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      Roger McCormick gave an interview to SNL Financial at last week's BBA Annual Banking Conference. To read the interview, please see here.                                   


    • Date2014-10-10 00:00:00 +0100

      As followers of the Conduct Costs Project will know, that project publishes a regular table that shows the conduct costs track record of 10 major international banks (soon to be expanded). The most recent table is set out below.

      The Financial Conduct Authority does not publish a comparable table in relation to the fines it has levied on banks. Instead, it publishes a regularly updated list of the fines, listed one by one, shown in calendar order, with no aggregation where the same institution is fined more than once. No comparison with previous years, or amongst banks is offered. The Financial Ombudsman Service publishes comparable information about consumer complaints ("complaints data"), but showing the institutions in question in alphabetical order. In response to the "FAQ" "which financial businesses are top and bottom of the complaints table?" The FOS states, in effect, "work it out for yourself" (or, to be precise, "You can look for yourself on our website to see which businesses had most or least complaints.....Don't forget that larger businesses may get more complaints because of their size"). Fortunately for the public, the mass media invariably converts the information offered by the FOS into a league table. It would be ludicrous for any reporter covering the latest data not to do this. (Can you imagine the conversation with his editor if he offered a piece that just showed the banks in alphabetical order?).

      The Banking Standards Review, which says it is keen on metrics and benchmarking for measuring bank behaviour and related matters, does not like league tables either. It says (without any further explanation) that they can be "gamed". An example or two would have been helpful. We don't think our table is, or could be "gamed" ....unless, for some reason the public sources from which the data are derived are themselves gamed. If we did a simple "mini-table" based on the FCA fines of the major UK banks in the last two years it would look like the table set out below.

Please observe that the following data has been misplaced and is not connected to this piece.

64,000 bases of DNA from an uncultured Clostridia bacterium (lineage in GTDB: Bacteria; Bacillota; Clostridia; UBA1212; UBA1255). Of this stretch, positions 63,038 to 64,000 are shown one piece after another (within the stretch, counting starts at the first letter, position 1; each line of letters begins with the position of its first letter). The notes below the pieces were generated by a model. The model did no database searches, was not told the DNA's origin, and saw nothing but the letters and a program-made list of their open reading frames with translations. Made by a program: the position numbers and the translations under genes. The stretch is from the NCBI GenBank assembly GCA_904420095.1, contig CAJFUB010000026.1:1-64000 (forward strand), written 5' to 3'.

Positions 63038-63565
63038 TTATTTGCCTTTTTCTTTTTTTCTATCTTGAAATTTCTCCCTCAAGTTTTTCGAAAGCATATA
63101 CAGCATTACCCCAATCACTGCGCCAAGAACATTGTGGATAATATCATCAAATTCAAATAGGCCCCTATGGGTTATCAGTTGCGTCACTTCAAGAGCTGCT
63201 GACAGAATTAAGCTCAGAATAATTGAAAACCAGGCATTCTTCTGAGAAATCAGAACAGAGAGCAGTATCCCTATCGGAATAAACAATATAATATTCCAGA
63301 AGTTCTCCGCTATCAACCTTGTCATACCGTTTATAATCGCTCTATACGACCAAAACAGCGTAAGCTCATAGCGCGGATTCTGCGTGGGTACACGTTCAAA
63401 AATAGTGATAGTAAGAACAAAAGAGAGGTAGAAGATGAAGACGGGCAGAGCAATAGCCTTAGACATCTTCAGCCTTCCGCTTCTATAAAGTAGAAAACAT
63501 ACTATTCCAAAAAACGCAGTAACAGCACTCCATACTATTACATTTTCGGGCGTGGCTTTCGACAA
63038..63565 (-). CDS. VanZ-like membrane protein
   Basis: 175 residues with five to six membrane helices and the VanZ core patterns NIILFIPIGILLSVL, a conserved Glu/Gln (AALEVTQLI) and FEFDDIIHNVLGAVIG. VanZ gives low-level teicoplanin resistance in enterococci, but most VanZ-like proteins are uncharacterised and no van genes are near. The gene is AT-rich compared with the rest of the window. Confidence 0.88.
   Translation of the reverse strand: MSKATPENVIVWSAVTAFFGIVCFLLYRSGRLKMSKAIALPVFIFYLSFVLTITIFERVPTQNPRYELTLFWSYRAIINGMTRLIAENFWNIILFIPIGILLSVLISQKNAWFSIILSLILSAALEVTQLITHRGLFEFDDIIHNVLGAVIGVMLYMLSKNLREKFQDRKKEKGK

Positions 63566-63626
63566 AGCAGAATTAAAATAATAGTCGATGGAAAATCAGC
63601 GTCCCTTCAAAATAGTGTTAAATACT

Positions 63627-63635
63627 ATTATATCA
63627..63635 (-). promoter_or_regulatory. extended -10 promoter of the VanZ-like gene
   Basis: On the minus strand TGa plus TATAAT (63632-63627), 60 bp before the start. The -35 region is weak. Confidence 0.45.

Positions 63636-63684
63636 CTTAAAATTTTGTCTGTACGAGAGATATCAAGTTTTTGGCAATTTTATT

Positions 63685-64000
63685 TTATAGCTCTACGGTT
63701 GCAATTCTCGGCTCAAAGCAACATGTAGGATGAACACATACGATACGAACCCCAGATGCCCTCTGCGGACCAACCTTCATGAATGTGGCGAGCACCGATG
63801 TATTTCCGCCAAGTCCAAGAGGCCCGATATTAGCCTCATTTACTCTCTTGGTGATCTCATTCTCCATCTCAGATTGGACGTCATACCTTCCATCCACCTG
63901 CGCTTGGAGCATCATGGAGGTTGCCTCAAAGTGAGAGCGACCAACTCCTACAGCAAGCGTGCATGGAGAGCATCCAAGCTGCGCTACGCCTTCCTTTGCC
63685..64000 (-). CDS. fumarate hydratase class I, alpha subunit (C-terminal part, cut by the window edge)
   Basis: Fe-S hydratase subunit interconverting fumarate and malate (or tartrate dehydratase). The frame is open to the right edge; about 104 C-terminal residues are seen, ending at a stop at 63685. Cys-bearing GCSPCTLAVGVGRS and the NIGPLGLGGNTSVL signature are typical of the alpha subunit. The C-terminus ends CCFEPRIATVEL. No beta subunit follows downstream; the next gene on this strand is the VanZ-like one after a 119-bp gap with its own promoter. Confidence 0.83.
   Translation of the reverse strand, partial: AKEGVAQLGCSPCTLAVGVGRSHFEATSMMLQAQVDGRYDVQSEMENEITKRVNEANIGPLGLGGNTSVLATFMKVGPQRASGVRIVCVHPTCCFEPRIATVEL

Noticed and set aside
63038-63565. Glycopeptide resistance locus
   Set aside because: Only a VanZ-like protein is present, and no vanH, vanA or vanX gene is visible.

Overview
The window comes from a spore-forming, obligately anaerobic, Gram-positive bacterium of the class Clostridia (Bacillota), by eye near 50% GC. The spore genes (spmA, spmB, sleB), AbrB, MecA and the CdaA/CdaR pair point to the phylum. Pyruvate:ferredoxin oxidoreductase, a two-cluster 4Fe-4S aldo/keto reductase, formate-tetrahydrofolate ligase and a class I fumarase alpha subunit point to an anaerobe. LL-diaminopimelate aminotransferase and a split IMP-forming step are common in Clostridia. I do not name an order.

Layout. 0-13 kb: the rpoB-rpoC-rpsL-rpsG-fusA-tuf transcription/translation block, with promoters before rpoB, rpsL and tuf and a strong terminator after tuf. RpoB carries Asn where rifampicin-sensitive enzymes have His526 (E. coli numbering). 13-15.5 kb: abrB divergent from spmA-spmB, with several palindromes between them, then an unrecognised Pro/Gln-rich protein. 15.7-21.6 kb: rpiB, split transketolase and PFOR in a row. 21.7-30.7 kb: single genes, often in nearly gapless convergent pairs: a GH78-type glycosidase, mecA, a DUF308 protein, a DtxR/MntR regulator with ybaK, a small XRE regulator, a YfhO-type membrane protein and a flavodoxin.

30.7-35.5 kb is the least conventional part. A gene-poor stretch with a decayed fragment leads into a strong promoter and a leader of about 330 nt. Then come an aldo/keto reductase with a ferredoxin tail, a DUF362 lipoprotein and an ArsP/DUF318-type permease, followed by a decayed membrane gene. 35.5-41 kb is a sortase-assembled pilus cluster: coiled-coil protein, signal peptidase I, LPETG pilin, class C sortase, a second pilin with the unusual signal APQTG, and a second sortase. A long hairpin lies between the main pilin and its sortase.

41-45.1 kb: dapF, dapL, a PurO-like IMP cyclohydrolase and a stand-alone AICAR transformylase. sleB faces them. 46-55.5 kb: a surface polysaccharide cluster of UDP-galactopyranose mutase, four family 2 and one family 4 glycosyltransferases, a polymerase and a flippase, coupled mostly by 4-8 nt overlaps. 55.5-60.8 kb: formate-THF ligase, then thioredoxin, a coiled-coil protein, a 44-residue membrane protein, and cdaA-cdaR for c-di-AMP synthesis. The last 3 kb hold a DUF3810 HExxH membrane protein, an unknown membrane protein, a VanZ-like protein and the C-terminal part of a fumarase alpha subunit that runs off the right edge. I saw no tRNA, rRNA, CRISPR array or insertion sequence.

This is no more than a direct "crib" from the FCA's own website. But it shows the information in a more graphic and helpful way, enabling banks to be compared with each other and years to be compared with each other at a glance. Track records of banks' disciplinary and conduct costs matters are important, not just for the banks and regulators, but for the public in general.  Remember, the banks say, at regular intervals, that they want to get back our trust. If the FCA thinks it appropriate to slap a heavy fine on Barclays because it finds the fact of five "previous convictions" a matter that "aggravates" its latest offence (see Final Notice of 23rd September 2014 at para. 6.38) then the track record is of equal interest to those whose trust Barclays says it is seeking. For the public, it is not good enough for the details to be buried in a Final Notice. Most of them will not read it and will only be alerted to this aspect of the case if the mass media report it. And, given that even the Financial Times skipped over the "previous" point pretty lightly, the chances of the tabloids or the TV channels saying much about it are negligible. (It is perhaps unfair to single out Barclays. They are not the only repeat offender but they offer the most recent example of the problem caused by unnecessary obscurity).

      There is also an inconsistency in the regulators' approach. They insist on multiple, unbelievably explicit warnings about risks attached to investments, couched in language that even a child could understand. But when it comes to the disciplinary track records of those who have custody of our money, the attitude is: it's on the website if you care to look for it; work it out for yourself.

      I guess we can all understand why banks don't exactly welcome the provision of more accessible information to the public about their lamentable disciplinary records. (Although one hopes they have it to hand for their internal management and risk control). However, such attachment to secrecy hardly justifies the regulators not trying a bit harder to be more helpful. And, for the more enlightened banks, what first looks like a threat should perhaps be seen as a challenge that they are not afraid to take on. The price of seeking greater trust involves better disclosure of factors affecting the risks imposed on those whose trust you seek. We are familiar with the trust rhetoric. Time now to see some action that shows a genuine change of heart.